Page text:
Owners of the Ark Encounter, a Noah’s Ark theme park in Kentucky, say excessive rain in 2017 and 2018 caused nearly $1 million of damage after a landslide on an access road, and are suing its insurers who refused to cover damages caused by the deluge:
And their federal lawsuit is demanding that their insurance companies, including Allied World Assurance Co. Holdings of Switzerland, cover the cost.
The insurance carriers refused to cover any of the damage costs, arguing that ‘faulty design or workmanship’ on the road is not covered by the owners’ policy, according to the suit.
Ark Encounter’s complaint says the insurer later agreed to pay a fraction of the cost that it said was covered by the policy.
Ark Encounter in Williamstown, Kentucky, is based around a 510-foot-long wooden ark – intended to be a replica of the biblical Noah’s Ark.
In the famous Christian story, God sent a worldwide flood to destroy all living creatures except for the ones which were taken two-by-two onto a giant ark.
The $102 million replica ark took six years to build and is one of the largest timber-framed buildings in the world.
Opened in 2016, it features an animatronic Noah and lifelike models of animals including bears, giraffes and even dinosaurs.
It was constructed using 3.3 million feet of wooden boards, and funded by donations, junk bonds and tax rebates from the state.
The ark was built by Answers in Genesis, a fundamentalist Christian organization headed by Creationist Ken Ham.
We won’t quibble over the fact that Noah was pre-Christian, not “Christian” as stated in this story. Nor will we quibble over whether or not the flood was “worldwide” or just among the lands where the Genesis 10 nations dwelled. Nor will we quibble over the assertion that the purpose of the flood was to destroy “all living creatures” which were not on the Ark. Nor will we express our dismay that the amusement park depicts Noah and his family as dark-skinned Middle Eastern types who descended from Ishmail who hadn’t even been born at that time (see photo below).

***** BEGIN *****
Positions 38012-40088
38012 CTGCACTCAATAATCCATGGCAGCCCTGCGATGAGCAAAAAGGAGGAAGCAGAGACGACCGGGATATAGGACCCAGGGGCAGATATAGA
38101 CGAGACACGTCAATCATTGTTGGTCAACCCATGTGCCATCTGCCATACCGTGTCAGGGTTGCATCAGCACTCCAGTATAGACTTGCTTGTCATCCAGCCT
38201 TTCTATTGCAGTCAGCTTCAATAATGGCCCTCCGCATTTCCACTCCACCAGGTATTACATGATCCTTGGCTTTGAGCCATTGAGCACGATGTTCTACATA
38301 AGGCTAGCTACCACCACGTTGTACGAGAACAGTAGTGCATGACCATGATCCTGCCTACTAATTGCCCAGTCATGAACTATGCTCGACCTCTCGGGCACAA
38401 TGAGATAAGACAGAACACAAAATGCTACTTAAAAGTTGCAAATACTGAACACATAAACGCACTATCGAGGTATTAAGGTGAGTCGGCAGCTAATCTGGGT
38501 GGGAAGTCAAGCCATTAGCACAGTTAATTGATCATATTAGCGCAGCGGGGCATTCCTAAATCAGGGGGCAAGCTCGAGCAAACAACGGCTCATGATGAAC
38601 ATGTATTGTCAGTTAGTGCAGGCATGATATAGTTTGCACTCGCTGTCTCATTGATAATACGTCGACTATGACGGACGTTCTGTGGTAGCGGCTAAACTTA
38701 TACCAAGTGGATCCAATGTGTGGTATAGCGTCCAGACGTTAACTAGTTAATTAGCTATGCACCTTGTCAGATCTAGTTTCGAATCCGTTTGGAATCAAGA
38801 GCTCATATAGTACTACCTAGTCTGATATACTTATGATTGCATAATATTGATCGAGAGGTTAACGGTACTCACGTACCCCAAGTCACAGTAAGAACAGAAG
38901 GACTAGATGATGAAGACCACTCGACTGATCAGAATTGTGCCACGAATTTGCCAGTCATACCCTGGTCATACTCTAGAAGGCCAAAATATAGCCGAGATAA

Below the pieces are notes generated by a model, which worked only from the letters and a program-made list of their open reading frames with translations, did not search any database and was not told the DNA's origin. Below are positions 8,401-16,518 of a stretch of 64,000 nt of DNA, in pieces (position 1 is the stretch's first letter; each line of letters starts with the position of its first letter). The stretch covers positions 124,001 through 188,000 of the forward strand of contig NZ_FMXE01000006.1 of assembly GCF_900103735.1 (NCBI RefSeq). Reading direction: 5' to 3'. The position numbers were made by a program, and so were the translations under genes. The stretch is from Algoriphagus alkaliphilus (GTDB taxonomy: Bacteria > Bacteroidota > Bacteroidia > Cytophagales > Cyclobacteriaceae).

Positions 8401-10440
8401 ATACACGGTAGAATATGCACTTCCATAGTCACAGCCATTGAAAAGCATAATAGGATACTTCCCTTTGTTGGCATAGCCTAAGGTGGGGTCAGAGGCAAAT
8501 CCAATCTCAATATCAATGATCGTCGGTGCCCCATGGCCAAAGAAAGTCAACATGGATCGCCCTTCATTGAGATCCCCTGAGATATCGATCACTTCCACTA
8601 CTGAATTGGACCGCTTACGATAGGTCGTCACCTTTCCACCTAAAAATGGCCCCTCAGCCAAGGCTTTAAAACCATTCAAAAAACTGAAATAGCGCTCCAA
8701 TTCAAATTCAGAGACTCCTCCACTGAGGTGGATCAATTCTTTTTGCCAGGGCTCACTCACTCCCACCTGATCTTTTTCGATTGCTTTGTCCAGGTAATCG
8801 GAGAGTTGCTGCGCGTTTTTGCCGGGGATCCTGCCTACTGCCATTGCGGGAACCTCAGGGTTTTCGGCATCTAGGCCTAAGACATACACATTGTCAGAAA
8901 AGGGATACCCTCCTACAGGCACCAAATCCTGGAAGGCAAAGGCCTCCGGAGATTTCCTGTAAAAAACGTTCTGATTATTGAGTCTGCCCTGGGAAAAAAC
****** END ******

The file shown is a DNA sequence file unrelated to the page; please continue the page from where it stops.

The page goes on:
What we can say, however, is that this insurance dispute provides the jewish-controlled mainstream press with yet another “reason” to hold Christians up to public ridicule and contempt while at the same time making “evolution” seem a more credible alternative. While this extravagant theme park may seem to be a good way of getting Christian children interested in the story of Noah, what it fails to do is sufficiently explain why Noah and his family in particular were chosen to be saved to repopulate the “world”, or how the multi-racial world population as we see it today could possibly have come out of this one family’s DNA. And without persuasive answers to these fundamental points, this media story certainly will succeed in turning more people away from the Bible.